["Comedian Bernie Mac, known for his roles in films like "Guess Who," died Saturday morning at a Chicago hospital at the age of 50, the Chicago Sun-Times said. The actor-comic, who had been hospitalized for pneumonia this month, died of unconfirmed causes at Northwestern Memorial hospital. "It brought tears to my eyes because Bernie Mac has always been my all-time favorite entertainer and comedian. It pains me to have to report that," said Sun-Times columnist Stella Foster."]
2."World Inaction": Anne Applebaum reports at Slate on Russia's invasion of Georgia.
["For the best possible illustration of why Islamic terrorism may one day be considered the least of our problems, look no further than the BBC's split-screen coverage of Friday's Olympics opening ceremony. On one side, fireworks sparkled, and thousands of exotically dressed Chinese dancers bent their bodies into the shape of doves, the cosmos, and so on. On the other side, gray Russian tanks were shown rolling into South Ossetia, a rebel province of Georgia. The effect was striking: Two of the world's rising powers were strutting their stuff."]
3."The Dying Art": Michael Joshua Rowin (Philip Roth fan extraordinaire) reviews Elegy.
["Philip Roth is a generation older than the baby boomers, but it's significant that David Kepesh, the protagonist and confessor of The Dying Animal—the 2001 novel that is now the fourth Roth work to be adapted for the screen, under the gentler title Elegy—states that the sexual revolution of the 60s has been a central influence in his life, and that it encouraged him to leave his wife and family for his true desire: free love, i.e., no-frills fucking. Spanish director Isabel Coixet and screenwriter Nicholas Meyer (who previously penned the film version of Roth's The Human Stain) emphasize Kepesh's boomer credentials to an even greater degree than their source material's author, beginning Elegy with an interview of Kepesh by Charlie Rose. Kepesh, a college literature professor and radio show host, is on to promote his latest book, a study of how America's roots are not solely puritanical, that an early colony—a sort of bizarro Plymouth—reveled in paganism and debauchery before being quashed by repressive traditionalists. This colony offers a model of sexual "freedom" that serves Kepesh well during his generation's brief Summer of Love and beyond, but it's fitting that Rose equates its founder to Hugh Hefner. Behind the veneer of freedom lies immature, self-satisfied emotional isolation, and that's where the sexually arrested Kepesh resides."]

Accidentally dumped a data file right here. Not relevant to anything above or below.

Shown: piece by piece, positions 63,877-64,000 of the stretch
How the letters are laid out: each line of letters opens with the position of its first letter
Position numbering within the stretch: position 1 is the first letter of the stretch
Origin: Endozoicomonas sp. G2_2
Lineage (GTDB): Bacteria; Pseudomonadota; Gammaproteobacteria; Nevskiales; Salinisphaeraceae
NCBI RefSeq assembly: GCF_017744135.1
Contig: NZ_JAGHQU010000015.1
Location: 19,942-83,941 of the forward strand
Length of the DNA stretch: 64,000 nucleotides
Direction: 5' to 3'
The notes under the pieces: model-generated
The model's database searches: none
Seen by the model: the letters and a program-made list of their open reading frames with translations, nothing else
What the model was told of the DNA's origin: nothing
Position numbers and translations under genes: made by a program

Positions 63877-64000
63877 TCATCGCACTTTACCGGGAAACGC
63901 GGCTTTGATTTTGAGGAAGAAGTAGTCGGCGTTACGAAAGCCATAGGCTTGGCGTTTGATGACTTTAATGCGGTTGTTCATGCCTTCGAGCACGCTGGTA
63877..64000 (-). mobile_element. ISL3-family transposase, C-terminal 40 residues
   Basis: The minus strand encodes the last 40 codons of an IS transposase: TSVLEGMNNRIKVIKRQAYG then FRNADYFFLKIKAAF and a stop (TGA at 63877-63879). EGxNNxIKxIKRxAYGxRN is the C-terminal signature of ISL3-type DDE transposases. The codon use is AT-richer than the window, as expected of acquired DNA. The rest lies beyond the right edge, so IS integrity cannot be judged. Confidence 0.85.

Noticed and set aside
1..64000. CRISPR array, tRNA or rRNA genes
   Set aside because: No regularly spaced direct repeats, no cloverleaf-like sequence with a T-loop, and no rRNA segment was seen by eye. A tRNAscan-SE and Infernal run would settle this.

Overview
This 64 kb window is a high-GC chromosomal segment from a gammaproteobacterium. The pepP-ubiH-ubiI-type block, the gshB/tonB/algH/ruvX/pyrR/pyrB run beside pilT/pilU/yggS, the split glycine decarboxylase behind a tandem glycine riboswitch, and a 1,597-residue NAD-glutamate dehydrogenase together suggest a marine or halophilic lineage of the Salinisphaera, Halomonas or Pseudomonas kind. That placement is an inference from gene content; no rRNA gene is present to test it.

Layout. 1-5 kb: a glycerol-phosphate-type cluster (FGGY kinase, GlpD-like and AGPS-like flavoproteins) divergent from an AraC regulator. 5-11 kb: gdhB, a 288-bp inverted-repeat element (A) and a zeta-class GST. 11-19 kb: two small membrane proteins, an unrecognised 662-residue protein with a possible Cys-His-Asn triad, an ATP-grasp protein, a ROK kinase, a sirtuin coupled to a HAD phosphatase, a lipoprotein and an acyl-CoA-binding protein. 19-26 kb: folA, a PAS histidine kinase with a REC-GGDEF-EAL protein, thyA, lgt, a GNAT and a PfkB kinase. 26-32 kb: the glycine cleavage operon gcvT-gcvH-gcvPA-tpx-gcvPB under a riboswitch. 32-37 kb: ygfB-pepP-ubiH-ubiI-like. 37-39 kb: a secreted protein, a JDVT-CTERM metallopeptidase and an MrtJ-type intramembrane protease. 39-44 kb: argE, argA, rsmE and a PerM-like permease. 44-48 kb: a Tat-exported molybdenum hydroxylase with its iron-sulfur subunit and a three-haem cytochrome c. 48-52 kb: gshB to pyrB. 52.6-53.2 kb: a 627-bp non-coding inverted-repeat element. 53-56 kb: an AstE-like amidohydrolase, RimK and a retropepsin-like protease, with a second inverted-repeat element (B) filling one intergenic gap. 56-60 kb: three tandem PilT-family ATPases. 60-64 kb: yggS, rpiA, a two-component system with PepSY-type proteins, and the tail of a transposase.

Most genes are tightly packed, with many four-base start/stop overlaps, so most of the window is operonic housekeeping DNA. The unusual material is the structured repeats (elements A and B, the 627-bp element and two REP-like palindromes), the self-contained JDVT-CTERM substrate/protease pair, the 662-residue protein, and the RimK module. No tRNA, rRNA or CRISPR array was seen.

["Scientists have created two new types of materials that can bend light the wrong way, creating the first step toward an invisibility cloaking device. One approach uses a type of fishnet of metal layers to reverse the direction of light, while another uses tiny silver wires, both at the nanoscale level. Both are so-called metamaterials—artificially engineered structures that have properties not seen in nature, such as negative refractive index. The two teams were working separately under the direction of Xiang Zhang of the Nanoscale Science and Engineering Center at the University of California, Berkeley with U.S. government funding. One team reported its findings in the journal Science and the other in the journal Nature. Each new material works to reverse light in limited wavelengths, so no one will be using them to hide buildings from satellites, said Jason Valentine, who worked on one of the projects."]